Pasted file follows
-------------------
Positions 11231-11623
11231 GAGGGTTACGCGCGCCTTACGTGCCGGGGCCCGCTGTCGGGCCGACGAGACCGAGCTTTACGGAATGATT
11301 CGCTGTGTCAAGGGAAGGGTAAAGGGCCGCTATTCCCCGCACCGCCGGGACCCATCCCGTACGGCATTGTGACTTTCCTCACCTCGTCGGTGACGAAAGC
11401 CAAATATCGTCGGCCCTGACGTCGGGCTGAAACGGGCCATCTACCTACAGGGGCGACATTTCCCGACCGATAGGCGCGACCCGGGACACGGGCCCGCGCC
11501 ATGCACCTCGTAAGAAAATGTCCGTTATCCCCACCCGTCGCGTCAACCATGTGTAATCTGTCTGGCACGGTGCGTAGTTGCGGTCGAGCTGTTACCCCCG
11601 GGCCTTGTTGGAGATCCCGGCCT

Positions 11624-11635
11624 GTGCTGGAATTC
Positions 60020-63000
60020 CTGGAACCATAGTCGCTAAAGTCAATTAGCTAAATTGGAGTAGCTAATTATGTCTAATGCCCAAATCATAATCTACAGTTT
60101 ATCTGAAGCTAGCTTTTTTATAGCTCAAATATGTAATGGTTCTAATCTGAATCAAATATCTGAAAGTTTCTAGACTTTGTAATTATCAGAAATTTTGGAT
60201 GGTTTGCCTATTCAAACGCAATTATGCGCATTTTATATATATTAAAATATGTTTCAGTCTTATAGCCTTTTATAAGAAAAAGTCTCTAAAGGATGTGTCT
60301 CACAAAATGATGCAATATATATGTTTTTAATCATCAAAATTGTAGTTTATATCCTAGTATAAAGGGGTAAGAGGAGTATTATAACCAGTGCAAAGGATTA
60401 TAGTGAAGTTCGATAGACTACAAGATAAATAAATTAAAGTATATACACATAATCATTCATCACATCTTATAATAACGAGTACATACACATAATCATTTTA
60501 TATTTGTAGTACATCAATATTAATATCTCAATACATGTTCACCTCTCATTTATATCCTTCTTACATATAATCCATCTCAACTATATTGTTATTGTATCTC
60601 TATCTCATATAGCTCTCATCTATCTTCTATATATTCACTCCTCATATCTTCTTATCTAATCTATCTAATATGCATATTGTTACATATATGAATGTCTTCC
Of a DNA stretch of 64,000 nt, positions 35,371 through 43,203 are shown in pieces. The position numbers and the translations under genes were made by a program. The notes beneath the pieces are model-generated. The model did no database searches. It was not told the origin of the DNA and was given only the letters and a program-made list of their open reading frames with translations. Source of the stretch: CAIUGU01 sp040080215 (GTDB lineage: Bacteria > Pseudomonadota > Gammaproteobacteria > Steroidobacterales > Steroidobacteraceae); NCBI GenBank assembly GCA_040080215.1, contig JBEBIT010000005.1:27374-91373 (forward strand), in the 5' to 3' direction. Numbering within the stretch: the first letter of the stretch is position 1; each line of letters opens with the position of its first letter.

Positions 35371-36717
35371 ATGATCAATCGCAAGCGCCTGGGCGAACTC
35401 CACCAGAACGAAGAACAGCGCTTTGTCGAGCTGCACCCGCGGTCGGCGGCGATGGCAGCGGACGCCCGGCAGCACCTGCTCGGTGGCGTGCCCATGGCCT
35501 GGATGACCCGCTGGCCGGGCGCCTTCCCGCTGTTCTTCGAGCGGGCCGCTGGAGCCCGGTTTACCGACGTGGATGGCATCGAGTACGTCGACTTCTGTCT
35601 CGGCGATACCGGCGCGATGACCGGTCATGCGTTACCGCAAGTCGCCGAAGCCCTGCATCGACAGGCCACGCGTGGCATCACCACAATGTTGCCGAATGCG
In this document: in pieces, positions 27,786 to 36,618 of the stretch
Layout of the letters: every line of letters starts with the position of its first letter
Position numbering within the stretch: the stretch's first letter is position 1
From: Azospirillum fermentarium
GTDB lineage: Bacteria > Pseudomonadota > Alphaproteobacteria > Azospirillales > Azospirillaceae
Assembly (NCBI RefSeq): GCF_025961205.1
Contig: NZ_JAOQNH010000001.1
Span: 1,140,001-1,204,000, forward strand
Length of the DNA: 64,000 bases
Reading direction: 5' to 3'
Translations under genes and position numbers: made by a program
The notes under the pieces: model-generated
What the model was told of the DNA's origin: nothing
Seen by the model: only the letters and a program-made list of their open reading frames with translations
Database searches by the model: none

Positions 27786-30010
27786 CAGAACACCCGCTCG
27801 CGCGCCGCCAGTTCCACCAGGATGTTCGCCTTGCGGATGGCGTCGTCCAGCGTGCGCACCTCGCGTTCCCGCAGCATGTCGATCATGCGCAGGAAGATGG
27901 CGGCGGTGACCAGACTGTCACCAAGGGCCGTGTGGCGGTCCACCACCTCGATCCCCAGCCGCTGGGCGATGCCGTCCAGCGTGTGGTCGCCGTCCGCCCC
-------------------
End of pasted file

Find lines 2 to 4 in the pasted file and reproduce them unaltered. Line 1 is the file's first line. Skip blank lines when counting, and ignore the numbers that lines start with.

11231 GAGGGTTACGCGCGCCTTACGTGCCGGGGCCCGCTGTCGGGCCGACGAGACCGAGCTTTACGGAATGATT
11301 CGCTGTGTCAAGGGAAGGGTAAAGGGCCGCTATTCCCCGCACCGCCGGGACCCATCCCGTACGGCATTGTGACTTTCCTCACCTCGTCGGTGACGAAAGC
11401 CAAATATCGTCGGCCCTGACGTCGGGCTGAAACGGGCCATCTACCTACAGGGGCGACATTTCCCGACCGATAGGCGCGACCCGGGACACGGGCCCGCGCC